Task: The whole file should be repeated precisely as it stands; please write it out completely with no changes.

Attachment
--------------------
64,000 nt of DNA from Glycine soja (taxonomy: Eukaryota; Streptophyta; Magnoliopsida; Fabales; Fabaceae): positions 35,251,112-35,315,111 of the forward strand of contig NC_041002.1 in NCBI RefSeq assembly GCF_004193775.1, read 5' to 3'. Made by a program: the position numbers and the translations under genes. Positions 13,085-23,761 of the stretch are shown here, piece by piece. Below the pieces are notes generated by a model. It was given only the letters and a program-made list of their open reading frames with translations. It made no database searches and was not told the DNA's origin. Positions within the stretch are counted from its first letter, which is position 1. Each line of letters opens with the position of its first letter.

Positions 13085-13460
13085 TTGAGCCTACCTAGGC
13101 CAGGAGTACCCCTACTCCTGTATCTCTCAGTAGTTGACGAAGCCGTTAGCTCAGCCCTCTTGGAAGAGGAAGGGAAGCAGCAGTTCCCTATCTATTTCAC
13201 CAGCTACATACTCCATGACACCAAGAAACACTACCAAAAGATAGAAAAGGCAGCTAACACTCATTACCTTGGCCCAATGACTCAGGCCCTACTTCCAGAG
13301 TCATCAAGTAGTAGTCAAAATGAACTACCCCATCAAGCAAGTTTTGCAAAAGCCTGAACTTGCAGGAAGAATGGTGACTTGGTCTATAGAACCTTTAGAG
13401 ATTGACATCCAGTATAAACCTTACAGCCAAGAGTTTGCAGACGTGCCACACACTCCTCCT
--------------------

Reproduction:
64,000 nt of DNA from Glycine soja (taxonomy: Eukaryota; Streptophyta; Magnoliopsida; Fabales; Fabaceae): positions 35,251,112-35,315,111 of the forward strand of contig NC_041002.1 in NCBI RefSeq assembly GCF_004193775.1, read 5' to 3'. Made by a program: the position numbers and the translations under genes. Positions 13,085-23,761 of the stretch are shown here, piece by piece. Below the pieces are notes generated by a model. It was given only the letters and a program-made list of their open reading frames with translations. It made no database searches and was not told the DNA's origin. Positions within the stretch are counted from its first letter, which is position 1. Each line of letters opens with the position of its first letter.

Positions 13085-13460
13085 TTGAGCCTACCTAGGC
13101 CAGGAGTACCCCTACTCCTGTATCTCTCAGTAGTTGACGAAGCCGTTAGCTCAGCCCTCTTGGAAGAGGAAGGGAAGCAGCAGTTCCCTATCTATTTCAC
13201 CAGCTACATACTCCATGACACCAAGAAACACTACCAAAAGATAGAAAAGGCAGCTAACACTCATTACCTTGGCCCAATGACTCAGGCCCTACTTCCAGAG
13301 TCATCAAGTAGTAGTCAAAATGAACTACCCCATCAAGCAAGTTTTGCAAAAGCCTGAACTTGCAGGAAGAATGGTGACTTGGTCTATAGAACCTTTAGAG
13401 ATTGACATCCAGTATAAACCTTACAGCCAAGAGTTTGCAGACGTGCCACACACTCCTCCT